The Way Forward for Water User Associations, Tanzania

12 October 2010 | News story

IUCN together with the Pangani River Basin Management Project and Global Water Initiative partners held a 3 day workshop on sharing experiences around community participation in water resources management in Morogoro, Tanzania from 14 to 16 September.

The objectives of the workshop were to share experiences and knowledge on community participation in water resources management in Tanzania (and East Africa). Such experiences include “lessons and challenges on the establishment and operationalization of Water User Associations or WUAs”, said Katharine Cross, Programme Officer of the IUCN East and Souther Africa Water and Wetlands Programme. “Also on the discussion table were sustainability mechanisms of WUAs, and the relationships or interactions of those with other institutions at the local level”.

Further topics of knowledge sharing at the workshop included developing recommendations such as guidelines on improving community participation in water resources, including process-documentation.

The meeting was attended by more than 50 participants from 9 River Basin Offices in Tanzania, in particular represented by community development officers. Also present were representatives from other Eastern African countries such as Uganda, Kenya and Ethiopia.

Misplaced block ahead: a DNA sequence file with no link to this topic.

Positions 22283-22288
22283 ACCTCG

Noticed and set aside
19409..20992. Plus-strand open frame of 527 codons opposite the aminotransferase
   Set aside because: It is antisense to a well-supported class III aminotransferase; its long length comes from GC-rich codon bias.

Creating a network in Tanzania (and across East Africa) to continue sharing information on community participation and engagement around WUAs was discussed and would be further developed.

The workshop, which was hosted by the WAMI/Ruvu Basin Water Board, finished with a field trip to sites around Morogoro where WUAs are being established.

For more information, please contact Katharine.cross@iucn.org or Emmanuel.mwendera@iucn.org

The full agenda, workshop presentations and photos can be found at this link: http://www.iucn.org/pangani
 

 


This image shows the courtship behavior of Indian Bull frogs (Holobatrachus tigerinus). During the monsoon, the breeding males become bright yellow in color, while females remain dull. The prominent blue vocal sacs of male produce strong nasal mating call.